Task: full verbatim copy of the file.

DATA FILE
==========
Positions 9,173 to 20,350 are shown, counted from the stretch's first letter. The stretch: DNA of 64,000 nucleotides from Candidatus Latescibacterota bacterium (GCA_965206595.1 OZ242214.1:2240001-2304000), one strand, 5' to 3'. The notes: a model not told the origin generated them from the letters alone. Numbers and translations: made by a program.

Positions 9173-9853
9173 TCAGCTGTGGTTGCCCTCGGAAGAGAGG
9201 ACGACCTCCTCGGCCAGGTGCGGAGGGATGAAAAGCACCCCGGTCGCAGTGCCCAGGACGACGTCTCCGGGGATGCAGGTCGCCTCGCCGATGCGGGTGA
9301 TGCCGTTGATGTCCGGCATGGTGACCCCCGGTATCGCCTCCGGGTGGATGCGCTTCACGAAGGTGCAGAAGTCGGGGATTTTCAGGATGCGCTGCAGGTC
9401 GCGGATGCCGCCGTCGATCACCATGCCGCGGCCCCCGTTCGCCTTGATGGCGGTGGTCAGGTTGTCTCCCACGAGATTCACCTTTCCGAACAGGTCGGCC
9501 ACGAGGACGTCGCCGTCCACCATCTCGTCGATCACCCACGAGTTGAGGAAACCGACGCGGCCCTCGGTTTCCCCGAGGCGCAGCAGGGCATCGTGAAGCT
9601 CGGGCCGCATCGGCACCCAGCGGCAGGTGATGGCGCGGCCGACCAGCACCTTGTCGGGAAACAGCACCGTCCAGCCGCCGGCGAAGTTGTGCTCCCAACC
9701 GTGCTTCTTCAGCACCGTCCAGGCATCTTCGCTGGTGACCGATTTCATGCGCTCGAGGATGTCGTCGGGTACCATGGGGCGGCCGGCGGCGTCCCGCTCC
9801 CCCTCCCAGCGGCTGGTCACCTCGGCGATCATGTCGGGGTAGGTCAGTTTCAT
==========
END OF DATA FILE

Positions 9,173 to 20,350 are shown, counted from the stretch's first letter. The stretch: DNA of 64,000 nucleotides from Candidatus Latescibacterota bacterium (GCA_965206595.1 OZ242214.1:2240001-2304000), one strand, 5' to 3'. The notes: a model not told the origin generated them from the letters alone. Numbers and translations: made by a program.

Positions 9173-9853
9173 TCAGCTGTGGTTGCCCTCGGAAGAGAGG
9201 ACGACCTCCTCGGCCAGGTGCGGAGGGATGAAAAGCACCCCGGTCGCAGTGCCCAGGACGACGTCTCCGGGGATGCAGGTCGCCTCGCCGATGCGGGTGA
9301 TGCCGTTGATGTCCGGCATGGTGACCCCCGGTATCGCCTCCGGGTGGATGCGCTTCACGAAGGTGCAGAAGTCGGGGATTTTCAGGATGCGCTGCAGGTC
9401 GCGGATGCCGCCGTCGATCACCATGCCGCGGCCCCCGTTCGCCTTGATGGCGGTGGTCAGGTTGTCTCCCACGAGATTCACCTTTCCGAACAGGTCGGCC
9501 ACGAGGACGTCGCCGTCCACCATCTCGTCGATCACCCACGAGTTGAGGAAACCGACGCGGCCCTCGGTTTCCCCGAGGCGCAGCAGGGCATCGTGAAGCT
9601 CGGGCCGCATCGGCACCCAGCGGCAGGTGATGGCGCGGCCGACCAGCACCTTGTCGGGAAACAGCACCGTCCAGCCGCCGGCGAAGTTGTGCTCCCAACC
9701 GTGCTTCTTCAGCACCGTCCAGGCATCTTCGCTGGTGACCGATTTCATGCGCTCGAGGATGTCGTCGGGTACCATGGGGCGGCCGGCGGCGTCCCGCTCC
9801 CCCTCCCAGCGGCTGGTCACCTCGGCGATCATGTCGGGGTAGGTCAGTTTCAT